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No. of Recommendations: 16
If you are an experienced investor, skip down to EXPERIENCED INVESTORS below.

If you are new to investing your first step is to make sure you need a broker. The Fool suggests you only invest money you won't need for the next five years. Have you paid off all your high interest debt?
Why do I need a broker?

Your next step is to determine how you want to invest. One of the biggest frustrations of new investors is the amount of money they end up paying in fees and commissions. Typically you will pay a commission each time you buy or sell a stock or mutual fund. But you also may be charged a fee simply because you have an account with a firm. When you don't have a lot to invest you may end up paying more in fees and commissions than you make in the market.

If you only have a small amount of money you may want to read this article:
Where to Stash Your Cash

Are you interested in buying only mutual funds? Maybe it would make sense to buy the funds directly from a mutual fund provider rather than a broker:
Mutual Funds Area (great links, read “Grand Overview”)
(web page)
Morningstar (web site – rates funds)
Mutual Funds discussion board
Index Funds - FAQ (post & discussion board)

If you are sure you want to buy stocks, are there just a few companies that you are interesting in and are you going to be LTBH (Long Time Buy and Hold)? Have you considered DRIPs (Dividend Reinvestment Plans)?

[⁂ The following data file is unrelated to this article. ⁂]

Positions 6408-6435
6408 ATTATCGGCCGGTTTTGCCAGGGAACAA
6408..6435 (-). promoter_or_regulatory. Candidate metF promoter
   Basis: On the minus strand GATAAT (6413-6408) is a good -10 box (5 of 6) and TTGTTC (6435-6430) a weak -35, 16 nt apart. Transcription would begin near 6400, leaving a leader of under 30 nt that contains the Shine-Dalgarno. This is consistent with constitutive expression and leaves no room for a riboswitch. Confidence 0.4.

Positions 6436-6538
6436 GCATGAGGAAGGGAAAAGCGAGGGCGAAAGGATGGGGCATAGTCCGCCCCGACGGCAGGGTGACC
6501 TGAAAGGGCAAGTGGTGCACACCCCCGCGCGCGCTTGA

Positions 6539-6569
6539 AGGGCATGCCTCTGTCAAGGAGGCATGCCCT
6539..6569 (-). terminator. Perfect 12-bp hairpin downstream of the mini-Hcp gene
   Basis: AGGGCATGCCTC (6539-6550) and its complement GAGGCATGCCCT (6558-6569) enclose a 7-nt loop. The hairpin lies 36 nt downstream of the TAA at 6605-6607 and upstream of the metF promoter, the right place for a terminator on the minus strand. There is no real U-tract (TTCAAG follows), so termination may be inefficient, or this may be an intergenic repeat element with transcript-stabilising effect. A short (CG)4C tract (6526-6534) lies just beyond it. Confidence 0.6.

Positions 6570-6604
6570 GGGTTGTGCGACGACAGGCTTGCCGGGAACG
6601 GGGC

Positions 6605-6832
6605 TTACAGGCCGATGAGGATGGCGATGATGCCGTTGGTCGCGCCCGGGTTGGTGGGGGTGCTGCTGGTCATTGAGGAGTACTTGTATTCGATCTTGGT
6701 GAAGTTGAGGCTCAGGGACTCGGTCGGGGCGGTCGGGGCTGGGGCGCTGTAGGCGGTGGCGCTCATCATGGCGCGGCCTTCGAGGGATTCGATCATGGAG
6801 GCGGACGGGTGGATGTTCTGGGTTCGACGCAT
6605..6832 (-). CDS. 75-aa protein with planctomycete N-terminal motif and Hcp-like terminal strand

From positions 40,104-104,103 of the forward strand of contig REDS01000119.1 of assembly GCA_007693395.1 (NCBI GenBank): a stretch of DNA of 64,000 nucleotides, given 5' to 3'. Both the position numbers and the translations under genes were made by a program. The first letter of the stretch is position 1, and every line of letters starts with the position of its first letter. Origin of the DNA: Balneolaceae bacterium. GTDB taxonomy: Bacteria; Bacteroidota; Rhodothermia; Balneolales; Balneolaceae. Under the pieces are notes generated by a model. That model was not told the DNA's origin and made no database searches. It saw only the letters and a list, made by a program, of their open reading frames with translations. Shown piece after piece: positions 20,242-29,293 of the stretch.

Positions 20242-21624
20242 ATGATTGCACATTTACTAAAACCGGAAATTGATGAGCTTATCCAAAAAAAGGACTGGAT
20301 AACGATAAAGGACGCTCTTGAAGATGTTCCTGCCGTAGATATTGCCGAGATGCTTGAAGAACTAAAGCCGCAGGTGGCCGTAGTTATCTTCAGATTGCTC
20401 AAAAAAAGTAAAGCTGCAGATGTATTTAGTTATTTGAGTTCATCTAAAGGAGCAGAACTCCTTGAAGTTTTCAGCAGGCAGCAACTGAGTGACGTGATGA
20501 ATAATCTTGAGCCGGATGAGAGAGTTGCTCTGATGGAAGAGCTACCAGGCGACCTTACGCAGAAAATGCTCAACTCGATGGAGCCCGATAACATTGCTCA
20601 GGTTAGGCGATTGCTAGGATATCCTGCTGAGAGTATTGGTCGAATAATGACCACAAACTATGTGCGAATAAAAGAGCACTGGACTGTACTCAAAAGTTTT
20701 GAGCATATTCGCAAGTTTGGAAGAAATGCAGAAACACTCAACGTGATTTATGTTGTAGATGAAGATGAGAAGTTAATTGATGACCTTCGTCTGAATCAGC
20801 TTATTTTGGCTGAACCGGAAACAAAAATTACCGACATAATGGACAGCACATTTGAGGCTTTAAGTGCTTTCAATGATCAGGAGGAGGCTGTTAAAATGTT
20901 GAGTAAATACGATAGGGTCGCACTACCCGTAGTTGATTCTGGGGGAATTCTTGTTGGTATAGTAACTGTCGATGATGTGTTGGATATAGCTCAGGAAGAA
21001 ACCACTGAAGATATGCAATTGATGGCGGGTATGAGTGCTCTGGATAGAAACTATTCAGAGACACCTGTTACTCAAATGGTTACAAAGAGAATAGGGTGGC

DRIP Portfolio Area (check out links)
National Association of Investors Corporation
The MoneyPaper, Inc.
Drip Investing - The Basics discussion board
Drip Investing – Companies - FAQ (post & discussion board)

Okay, so now we know you have the money to invest and you are interested in buying stocks, mutual funds, or bonds from a broker. Maybe you want to get your feet wet by setting up a mock portfolio:
Portfolio Help

When you are evaluating a broker here are some typical questions to consider:
· Does the broker have a minimum to open an account?
· What is the commission schedule?
· Are there other fees associated with an account?
· Does the broker have a method to make regular purchases at low cost?
· Is there phone/email support? Is it 24-hour support?
· Does the broker have a local office? Is that important to you?
· Does the broker have all the investment vehicles you are looking for?
· Does the broker provide research tools? Is that important to you?

Below are some research tools to help you now evaluate brokers.

EXPERIENCED INVESTORS and additional resources.

If you are an experienced investor you probably just want to know how people on this board feel about a particular broker. You may want to try the search function on this board. In the upper center of the screen is a field labeled “Search:”, type in the name of the broker you are considering and click on Go.

You also may want to check out the following pages and sites:

Discount Broker Center at the Fool.
Rates brokers, banks, credit cards…

Don Johnson's Online Discount Brokers Ranked
Broker rankings.
List of brokers.

NASD Regulation, Inc.
“NASD Regulation, Inc. is the independent subsidiary of the National Association of Securities Dealers, Inc. charged with regulating the securities industry and The Nasdaq Stock Market®."
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